Study in more than 165,000 participants supports connection between particulate matter air pollution and inflammation
January 21, 2020
A new study that includes findings from researchers at UNC-Chapel Hill indicates that mid- to long-duration exposure to ambient particulate matter in air pollution is associated with increased inflammatory responses in 165,675 geographically and ethnically diverse participants across the United States. This research supports an already established connection between exposure to particulate matter and an increased risk of cardiovascular disease.
Rahul Gondalia, PhD, MPH, research collaborator and former doctoral student in the Department of Epidemiology at the UNC Gillings School of Global Public Health, is first author on an article published recently in Environmental Health Perspectives, titled “Leukocyte Traits and Exposure to Ambient Particulate Matter Air Pollution in the Women’s Health Initiative and Atherosclerosis Risk in Communities Study.” Associate Professor of Epidemiology Eric Whitsel, MD, MPH was the senior author of the study.
The link between cardiovascular disease and particulate matter – small liquid and solid particles found in air pollution – is well known, but the pathophysiology is still not fully understood. These particles are typically so fine that they are easily inhaled and can sometimes travel into the bloodstream. The U.S. Environmental Protection Agency (EPA) has established standards for exposure to the two most common forms of particulate matter, PM10 (inhalable particles less than 10 microns in diameter) and PM2.5 (inhalable particles less than 2.5 microns in diameter), in its National Ambient Air Quality Standards (NAAQS).
Building off previous research, Gondalia’s team estimated associations of white blood cell (leukocyte) traits with short- to long-duration exposure to ambient PM2.5, PM10, and coarse particulate matter (PM2.5-10) in participants enrolled in the Women’s Health Initiative (WHI) and the Atherosclerosis Risk in Communities (ARIC) study. Both the WHI and ARIC study are population-based, prospective cohort studies involving geographically, environmentally and racially diverse populations. Both also collected leukocyte count data in participants several times over the course of the study, as well as leukocyte DNA methylation data in a subset of participants, which was used to estimate leukocyte composition.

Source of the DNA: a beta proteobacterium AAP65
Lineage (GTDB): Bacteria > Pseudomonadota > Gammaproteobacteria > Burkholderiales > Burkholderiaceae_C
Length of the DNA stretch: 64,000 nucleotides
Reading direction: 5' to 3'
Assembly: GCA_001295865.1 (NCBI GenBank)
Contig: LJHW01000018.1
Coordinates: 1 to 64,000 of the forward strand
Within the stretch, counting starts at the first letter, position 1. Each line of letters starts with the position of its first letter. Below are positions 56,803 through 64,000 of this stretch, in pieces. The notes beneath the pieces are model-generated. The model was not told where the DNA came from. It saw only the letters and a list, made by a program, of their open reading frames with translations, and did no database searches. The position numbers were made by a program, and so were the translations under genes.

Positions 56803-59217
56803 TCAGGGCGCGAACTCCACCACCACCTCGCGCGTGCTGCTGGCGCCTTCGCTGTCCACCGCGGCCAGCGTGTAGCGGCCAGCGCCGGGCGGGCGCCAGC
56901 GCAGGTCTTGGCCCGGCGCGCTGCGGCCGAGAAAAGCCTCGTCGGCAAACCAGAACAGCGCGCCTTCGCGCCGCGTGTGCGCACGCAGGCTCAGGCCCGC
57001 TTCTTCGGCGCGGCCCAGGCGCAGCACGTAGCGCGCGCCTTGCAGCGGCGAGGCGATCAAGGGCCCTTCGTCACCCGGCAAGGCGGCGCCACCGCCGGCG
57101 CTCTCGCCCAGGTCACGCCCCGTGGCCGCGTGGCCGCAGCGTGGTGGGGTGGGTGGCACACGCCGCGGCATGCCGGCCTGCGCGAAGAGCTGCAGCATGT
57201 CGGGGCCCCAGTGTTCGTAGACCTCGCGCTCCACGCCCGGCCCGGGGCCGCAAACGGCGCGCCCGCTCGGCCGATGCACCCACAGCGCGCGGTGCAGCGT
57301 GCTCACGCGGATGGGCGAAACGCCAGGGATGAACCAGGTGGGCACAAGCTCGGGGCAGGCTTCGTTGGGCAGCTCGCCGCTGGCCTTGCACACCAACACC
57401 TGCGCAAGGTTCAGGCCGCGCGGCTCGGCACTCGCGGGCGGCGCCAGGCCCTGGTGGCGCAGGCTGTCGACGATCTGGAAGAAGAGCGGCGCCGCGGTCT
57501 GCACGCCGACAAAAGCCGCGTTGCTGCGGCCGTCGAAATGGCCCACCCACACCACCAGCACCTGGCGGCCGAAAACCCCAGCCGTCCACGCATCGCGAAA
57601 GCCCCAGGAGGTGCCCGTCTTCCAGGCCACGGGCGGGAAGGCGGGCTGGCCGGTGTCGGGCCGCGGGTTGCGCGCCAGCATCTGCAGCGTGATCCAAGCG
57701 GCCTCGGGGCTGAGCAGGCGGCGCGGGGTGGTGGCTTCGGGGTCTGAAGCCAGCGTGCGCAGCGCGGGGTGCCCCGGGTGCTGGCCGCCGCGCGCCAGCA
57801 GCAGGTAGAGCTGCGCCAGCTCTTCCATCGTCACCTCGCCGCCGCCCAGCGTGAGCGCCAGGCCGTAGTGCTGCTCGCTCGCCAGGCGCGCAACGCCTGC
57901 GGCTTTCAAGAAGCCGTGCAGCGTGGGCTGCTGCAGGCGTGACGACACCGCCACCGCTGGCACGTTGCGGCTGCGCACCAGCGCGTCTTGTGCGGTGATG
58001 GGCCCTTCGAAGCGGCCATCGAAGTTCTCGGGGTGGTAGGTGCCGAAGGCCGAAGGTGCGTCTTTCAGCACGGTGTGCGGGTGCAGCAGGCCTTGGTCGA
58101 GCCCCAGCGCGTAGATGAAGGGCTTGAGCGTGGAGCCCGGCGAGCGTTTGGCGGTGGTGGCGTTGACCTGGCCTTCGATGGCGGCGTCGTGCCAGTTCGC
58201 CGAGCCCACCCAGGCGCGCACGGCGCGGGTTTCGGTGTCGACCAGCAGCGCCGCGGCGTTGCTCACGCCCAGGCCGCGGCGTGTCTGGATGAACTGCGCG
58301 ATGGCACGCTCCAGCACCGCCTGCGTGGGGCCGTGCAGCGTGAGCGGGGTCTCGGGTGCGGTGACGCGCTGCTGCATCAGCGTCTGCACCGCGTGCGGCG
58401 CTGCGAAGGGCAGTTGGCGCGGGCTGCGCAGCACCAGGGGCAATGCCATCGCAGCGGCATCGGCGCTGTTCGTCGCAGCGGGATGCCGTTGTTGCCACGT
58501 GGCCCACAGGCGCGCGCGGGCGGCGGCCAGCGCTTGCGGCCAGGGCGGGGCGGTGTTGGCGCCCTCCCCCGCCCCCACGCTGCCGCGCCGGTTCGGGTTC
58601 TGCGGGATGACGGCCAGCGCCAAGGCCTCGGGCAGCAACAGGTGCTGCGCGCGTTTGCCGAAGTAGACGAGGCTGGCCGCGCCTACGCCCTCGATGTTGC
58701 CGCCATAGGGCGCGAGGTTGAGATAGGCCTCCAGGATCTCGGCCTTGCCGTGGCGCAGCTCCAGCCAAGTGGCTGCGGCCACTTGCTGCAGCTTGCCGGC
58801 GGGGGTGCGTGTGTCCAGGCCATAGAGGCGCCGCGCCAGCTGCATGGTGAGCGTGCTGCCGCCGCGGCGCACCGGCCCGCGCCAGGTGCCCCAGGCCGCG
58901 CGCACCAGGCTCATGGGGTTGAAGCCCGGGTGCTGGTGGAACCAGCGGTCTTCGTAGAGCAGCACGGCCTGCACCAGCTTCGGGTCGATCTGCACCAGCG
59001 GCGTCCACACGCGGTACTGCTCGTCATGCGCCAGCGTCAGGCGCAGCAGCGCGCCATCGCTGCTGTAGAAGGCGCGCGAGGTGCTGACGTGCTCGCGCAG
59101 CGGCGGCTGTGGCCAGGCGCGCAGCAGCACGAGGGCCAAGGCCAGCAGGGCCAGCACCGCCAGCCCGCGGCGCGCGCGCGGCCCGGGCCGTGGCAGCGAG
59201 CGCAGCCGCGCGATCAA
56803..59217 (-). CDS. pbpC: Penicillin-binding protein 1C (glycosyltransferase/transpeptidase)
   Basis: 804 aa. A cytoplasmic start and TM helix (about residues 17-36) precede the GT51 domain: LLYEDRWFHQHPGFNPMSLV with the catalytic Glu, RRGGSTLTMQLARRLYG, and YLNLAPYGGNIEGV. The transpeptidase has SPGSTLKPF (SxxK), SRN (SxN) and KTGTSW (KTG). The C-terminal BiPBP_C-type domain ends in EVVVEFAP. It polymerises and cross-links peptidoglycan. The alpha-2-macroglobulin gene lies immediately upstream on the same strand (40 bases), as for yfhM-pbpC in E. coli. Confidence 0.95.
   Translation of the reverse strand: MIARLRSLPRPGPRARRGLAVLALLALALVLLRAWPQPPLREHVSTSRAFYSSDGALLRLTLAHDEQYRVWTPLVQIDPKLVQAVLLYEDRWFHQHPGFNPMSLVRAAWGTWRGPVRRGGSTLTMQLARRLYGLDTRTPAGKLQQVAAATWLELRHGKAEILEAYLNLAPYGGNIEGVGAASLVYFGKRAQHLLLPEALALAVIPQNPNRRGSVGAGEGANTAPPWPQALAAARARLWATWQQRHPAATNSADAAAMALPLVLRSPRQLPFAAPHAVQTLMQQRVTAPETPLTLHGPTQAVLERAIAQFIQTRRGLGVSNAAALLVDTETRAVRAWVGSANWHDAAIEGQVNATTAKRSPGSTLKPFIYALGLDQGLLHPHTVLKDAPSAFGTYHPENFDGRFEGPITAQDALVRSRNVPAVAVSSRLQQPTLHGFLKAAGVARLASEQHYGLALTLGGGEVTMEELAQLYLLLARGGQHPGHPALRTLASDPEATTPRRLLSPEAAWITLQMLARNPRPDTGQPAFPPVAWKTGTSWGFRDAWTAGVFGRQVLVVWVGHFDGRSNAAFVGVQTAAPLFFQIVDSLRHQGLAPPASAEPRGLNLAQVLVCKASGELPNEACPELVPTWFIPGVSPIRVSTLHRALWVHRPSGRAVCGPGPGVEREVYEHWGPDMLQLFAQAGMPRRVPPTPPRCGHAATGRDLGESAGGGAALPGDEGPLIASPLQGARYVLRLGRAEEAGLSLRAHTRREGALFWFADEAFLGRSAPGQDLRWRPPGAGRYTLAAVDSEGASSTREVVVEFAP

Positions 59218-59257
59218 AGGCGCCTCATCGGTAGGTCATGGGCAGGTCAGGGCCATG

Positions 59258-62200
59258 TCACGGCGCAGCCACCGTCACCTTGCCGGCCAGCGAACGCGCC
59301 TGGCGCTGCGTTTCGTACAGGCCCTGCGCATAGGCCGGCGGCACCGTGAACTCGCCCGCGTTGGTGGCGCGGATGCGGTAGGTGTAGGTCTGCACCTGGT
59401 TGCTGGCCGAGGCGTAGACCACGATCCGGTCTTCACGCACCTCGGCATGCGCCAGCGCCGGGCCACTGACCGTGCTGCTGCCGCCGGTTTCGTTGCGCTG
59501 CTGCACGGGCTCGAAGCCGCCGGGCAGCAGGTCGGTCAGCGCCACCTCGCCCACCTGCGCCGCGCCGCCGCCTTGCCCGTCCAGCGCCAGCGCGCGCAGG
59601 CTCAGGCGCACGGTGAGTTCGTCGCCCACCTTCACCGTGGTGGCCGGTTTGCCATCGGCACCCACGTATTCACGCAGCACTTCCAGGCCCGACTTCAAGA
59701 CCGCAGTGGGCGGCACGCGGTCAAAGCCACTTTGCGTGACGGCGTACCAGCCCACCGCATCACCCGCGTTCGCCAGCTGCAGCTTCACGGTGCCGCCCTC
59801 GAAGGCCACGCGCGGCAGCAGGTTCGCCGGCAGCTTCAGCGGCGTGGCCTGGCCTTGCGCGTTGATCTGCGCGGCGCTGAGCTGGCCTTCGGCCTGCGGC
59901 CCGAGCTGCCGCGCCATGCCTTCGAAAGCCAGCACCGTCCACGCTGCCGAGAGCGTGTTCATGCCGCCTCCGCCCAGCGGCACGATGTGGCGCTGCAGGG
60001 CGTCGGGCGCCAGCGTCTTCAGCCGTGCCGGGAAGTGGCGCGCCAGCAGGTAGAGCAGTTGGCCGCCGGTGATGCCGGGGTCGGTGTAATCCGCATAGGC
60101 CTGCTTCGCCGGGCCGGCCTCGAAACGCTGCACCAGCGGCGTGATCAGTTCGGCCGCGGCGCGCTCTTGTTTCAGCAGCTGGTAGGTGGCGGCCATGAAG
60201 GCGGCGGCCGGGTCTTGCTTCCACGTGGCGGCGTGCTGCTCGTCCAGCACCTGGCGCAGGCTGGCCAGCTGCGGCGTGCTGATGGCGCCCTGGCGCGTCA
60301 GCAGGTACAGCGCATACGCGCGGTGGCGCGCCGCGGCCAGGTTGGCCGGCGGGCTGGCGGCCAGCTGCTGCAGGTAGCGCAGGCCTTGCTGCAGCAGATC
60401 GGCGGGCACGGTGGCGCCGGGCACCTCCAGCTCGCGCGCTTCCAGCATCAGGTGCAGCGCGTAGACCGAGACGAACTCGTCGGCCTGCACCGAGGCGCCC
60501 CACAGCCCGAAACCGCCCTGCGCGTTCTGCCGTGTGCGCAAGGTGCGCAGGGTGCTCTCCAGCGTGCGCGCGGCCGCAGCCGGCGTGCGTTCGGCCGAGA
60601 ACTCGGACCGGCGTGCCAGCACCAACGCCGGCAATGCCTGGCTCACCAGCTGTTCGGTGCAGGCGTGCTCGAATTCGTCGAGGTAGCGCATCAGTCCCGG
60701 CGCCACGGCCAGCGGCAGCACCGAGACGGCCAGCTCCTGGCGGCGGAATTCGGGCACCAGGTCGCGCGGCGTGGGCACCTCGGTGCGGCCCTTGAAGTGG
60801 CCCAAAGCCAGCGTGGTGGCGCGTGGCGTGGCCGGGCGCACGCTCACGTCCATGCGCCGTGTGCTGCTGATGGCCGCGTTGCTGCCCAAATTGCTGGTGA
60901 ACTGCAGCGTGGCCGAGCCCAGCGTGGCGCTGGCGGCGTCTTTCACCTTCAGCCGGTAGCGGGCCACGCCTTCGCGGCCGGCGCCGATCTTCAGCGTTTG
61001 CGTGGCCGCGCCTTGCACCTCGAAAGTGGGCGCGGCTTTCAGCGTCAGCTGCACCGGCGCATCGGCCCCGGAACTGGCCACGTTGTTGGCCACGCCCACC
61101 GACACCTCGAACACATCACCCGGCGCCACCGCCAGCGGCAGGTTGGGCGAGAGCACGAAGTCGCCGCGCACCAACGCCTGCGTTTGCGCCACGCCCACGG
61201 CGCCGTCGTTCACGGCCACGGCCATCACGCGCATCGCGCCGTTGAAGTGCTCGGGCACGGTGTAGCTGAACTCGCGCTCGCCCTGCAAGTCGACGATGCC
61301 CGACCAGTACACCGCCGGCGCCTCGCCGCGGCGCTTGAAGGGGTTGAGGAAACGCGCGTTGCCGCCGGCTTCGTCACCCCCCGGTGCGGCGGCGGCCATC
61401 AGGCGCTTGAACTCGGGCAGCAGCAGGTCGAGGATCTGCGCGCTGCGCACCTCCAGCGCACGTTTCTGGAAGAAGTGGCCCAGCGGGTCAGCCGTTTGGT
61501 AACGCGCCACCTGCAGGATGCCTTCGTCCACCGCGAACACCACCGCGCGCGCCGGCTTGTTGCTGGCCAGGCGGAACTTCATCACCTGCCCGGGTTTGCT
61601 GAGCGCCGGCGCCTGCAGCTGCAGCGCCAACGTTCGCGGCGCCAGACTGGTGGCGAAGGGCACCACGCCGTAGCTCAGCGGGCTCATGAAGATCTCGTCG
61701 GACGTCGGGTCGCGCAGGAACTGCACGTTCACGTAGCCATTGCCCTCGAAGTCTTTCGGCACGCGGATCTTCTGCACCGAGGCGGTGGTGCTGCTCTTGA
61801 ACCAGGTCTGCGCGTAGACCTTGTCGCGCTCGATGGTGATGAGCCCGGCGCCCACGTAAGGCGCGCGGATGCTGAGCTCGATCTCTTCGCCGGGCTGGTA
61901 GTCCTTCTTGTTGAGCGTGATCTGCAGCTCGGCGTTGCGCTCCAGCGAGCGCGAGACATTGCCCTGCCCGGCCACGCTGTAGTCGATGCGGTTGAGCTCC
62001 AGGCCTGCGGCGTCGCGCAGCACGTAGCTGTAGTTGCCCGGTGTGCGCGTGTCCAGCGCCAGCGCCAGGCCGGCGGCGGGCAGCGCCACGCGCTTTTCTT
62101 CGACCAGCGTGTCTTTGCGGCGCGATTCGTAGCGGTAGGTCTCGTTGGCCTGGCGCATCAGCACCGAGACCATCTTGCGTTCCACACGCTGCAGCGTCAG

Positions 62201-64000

Leukocyte traits are important to examine in these studies because an increase in white blood cells is indicative of a systemic inflammatory response in the body. This response is often a key pathophysiologic feature linked with cardiovascular disease risk.
The study, which estimated ambient particulate matter exposure among participants using EPA monitoring data, produced results that suggest mid- to long-duration (between one-month and one-year) average exposure to ambient PM2.5 concentrations even below EPA NAAQS standards may be associated with higher white blood cell counts. It is the first study of its kind to examine this association in such a geographically broad and ethnically diverse population. It is also the first to use compositional data analysis methods to estimate the association between ambient PM2.5 concentrations and leukocyte composition.
“This study highlights that chronic exposure to fine particulate matter at levels lower than current U.S standards are associated with higher leukocyte counts through increases in granulocytes – the most abundant type of white blood cell,” said Gondalia. “In fact, the magnitude of these associations is on par with those previously observed in studies of cigarette smoking. This is important because, while wildfires and other extreme events often lead to dangerous levels of air pollution exposure in the short term, persistent exposures to low concentrations may also pose a considerable health risk. Moreover, inflammatory responses to particulate matter exposure may help explain the established links between air pollution exposures with cardiovascular disease and mortality.”
Other members of the Gillings School who participated in this study include Professor of Epidemiology Kari North, PhD; Professor of Epidemiology Stephanie Engel, PhD; Associate Professor of Biostatistics Yun Li, PhD; Antoine Baldassari, MSPH, doctoral student and graduate research assistant in epidemiology; Katelyn Holliday, PhD, and Anne Justice, PhD, research collaborators in epidemiology; and James Stewart, senior spatial analyst in epidemiology.
Contact the Gillings School of Global Public Health communications team at email@example.com.